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retaining newline characters when writing to file

P: n/a
If I read a string that contains a newline character(s) into a variable,
then write that variable to a file, how can I retain those newline
characters so that the string remains on one line rather than spans
multiple lines?

Example: In a CGI script, I'm reading the address field from an HTML
form. Almost always the person will press ENTER so they can enter a
second or third line. If I then want to write all the field values of
this form to a CSV file, so that each person's entries takes one line,
how can I ensure that the address string stays on one line despite the
newline characters?

(Or is it better to just use separate text fields for each line of the
address?)

Thanks.
Jun 6 '06 #1
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2 Replies


P: n/a
John Salerno wrote:
If I read a string that contains a newline character(s) into a variable,
then write that variable to a file, how can I retain those newline
characters so that the string remains on one line rather than spans
multiple lines?


you cannot: the whole point of a newline character is to start a new line.

however, some file formats let you "escape" the newline. for example,
in Python source code, you can use end a line with a backslash. in CSV,
you can put the string with newlines inside quotes, and Python's "csv"
module knows how to do that:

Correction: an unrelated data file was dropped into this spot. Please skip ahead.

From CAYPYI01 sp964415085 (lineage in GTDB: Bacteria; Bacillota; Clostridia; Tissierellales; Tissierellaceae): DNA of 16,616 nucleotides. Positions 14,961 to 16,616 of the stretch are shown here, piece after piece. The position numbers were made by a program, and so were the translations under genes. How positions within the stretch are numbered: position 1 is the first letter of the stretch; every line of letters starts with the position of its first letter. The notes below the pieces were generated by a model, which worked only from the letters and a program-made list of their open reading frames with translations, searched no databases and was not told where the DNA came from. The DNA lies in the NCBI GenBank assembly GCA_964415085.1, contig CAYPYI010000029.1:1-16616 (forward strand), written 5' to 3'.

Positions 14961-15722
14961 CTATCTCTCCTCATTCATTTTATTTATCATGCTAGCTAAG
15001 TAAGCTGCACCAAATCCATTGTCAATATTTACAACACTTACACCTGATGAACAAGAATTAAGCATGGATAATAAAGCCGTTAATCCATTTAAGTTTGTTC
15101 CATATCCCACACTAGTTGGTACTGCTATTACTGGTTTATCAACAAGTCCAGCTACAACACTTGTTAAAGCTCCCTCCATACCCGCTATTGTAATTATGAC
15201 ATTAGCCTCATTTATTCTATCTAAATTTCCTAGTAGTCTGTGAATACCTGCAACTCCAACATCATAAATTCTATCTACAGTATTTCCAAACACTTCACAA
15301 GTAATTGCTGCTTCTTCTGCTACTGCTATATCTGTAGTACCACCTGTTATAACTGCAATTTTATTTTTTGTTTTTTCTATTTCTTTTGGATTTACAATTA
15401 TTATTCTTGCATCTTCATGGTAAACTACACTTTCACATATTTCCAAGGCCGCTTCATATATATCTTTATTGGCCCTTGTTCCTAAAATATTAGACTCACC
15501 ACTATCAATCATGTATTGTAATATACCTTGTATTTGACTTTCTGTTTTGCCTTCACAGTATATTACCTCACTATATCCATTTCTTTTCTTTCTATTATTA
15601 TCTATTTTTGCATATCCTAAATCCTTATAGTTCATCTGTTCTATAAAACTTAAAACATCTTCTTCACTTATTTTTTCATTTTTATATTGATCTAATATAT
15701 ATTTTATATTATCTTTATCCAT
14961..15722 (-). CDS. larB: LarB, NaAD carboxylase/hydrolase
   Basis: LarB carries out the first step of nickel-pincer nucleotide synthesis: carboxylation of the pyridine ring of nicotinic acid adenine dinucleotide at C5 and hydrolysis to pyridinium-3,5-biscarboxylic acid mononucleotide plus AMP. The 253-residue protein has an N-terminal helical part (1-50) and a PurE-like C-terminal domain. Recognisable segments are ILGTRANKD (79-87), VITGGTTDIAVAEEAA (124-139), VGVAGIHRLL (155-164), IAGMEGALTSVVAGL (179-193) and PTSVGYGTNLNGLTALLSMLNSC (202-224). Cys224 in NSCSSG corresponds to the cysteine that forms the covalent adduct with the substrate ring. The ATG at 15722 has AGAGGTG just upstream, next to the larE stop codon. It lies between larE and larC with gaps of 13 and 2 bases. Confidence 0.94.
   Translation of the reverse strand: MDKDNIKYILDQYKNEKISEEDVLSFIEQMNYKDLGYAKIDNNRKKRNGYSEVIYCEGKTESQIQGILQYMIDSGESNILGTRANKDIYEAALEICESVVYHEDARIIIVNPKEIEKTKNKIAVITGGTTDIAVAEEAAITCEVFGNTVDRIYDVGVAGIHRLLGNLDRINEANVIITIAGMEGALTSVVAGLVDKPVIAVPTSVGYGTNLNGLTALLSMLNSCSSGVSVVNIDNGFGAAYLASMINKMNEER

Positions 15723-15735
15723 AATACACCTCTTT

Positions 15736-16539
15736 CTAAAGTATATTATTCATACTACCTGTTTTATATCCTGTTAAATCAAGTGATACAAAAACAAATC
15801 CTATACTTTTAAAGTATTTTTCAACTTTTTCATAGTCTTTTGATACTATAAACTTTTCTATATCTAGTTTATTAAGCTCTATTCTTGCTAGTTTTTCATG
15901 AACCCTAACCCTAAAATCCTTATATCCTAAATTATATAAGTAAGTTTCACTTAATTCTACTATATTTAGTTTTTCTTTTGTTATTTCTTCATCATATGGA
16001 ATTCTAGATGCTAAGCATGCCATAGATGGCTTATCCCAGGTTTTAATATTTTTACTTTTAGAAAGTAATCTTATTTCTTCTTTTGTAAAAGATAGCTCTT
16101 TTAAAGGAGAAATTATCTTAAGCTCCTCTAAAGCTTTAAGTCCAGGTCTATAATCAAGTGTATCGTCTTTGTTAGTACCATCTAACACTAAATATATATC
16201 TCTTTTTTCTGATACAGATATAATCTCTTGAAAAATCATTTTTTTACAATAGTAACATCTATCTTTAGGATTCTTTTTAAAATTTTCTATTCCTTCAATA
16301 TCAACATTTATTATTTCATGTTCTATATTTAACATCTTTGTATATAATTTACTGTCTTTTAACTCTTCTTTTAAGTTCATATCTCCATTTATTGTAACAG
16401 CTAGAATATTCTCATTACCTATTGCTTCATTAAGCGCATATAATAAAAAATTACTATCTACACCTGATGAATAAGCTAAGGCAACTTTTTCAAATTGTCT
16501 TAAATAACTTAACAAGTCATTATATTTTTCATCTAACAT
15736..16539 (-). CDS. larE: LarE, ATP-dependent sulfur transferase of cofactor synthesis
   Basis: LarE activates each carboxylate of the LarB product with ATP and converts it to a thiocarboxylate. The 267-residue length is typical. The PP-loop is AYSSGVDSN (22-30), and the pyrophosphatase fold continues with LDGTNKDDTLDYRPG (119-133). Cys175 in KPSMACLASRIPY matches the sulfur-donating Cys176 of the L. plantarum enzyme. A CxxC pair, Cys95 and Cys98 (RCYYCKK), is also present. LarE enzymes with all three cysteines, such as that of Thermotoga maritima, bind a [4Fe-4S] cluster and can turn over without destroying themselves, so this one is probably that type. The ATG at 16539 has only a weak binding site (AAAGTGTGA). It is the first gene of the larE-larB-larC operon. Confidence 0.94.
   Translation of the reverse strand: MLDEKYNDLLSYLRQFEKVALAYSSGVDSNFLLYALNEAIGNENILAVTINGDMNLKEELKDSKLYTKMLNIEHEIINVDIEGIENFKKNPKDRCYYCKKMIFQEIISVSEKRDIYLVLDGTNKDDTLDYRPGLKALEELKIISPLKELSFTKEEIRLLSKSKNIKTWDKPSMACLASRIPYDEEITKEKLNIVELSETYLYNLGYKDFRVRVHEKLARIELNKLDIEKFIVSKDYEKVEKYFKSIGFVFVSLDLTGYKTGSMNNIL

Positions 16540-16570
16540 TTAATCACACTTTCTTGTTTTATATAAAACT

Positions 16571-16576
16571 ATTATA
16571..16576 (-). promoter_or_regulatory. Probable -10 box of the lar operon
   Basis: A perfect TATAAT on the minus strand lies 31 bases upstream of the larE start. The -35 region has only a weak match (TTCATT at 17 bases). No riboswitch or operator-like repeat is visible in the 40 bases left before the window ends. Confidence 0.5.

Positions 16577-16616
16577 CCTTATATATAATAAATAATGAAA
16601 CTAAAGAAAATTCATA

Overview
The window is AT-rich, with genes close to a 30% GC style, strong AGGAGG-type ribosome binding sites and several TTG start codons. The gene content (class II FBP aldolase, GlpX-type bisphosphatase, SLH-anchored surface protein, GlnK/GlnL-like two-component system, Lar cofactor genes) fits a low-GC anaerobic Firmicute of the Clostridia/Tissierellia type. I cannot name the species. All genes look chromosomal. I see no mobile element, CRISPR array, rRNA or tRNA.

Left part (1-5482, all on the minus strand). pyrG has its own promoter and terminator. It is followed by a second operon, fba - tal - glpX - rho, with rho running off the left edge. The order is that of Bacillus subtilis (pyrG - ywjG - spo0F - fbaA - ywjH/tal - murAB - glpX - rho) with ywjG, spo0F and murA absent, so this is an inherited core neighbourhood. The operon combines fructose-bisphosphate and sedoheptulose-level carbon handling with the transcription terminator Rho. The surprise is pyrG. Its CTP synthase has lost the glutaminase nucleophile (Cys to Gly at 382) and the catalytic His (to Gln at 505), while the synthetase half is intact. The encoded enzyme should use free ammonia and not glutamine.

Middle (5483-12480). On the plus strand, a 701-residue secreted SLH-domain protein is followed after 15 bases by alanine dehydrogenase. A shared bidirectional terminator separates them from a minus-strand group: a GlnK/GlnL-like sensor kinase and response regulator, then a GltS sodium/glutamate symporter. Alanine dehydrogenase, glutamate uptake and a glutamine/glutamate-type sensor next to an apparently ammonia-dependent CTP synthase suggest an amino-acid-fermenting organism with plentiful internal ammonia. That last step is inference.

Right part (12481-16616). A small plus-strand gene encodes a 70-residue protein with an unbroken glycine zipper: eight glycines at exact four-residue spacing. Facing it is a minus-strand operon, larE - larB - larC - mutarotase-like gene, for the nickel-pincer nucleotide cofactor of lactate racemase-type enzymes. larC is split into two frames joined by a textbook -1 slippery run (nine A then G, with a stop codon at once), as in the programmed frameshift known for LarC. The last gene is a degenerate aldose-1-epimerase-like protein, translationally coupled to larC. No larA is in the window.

import csv, sys

row = ("One\nTwo\nThree", 1, 2, 3)

writer = csv.writer(sys.stdout)
writer.writerow(row)

prints

"One
Two
Three",1,2,3

(not all CSV readers can handle multiline rows, though)

</F>

Jun 6 '06 #2

P: n/a
Fredrik Lundh wrote:
John Salerno wrote:
If I read a string that contains a newline character(s) into a
variable, then write that variable to a file, how can I retain those
newline characters so that the string remains on one line rather than
spans multiple lines?


you cannot: the whole point of a newline character is to start a new line.

however, some file formats let you "escape" the newline. for example,
in Python source code, you can use end a line with a backslash. in CSV,
you can put the string with newlines inside quotes, and Python's "csv"
module knows how to do that:

import csv, sys

row = ("One\nTwo\nThree", 1, 2, 3)

writer = csv.writer(sys.stdout)
writer.writerow(row)

prints

"One
Two
Three",1,2,3

(not all CSV readers can handle multiline rows, though)

</F>


Thanks. I should give the csv module a look too, while I'm at it.
Jun 6 '06 #3

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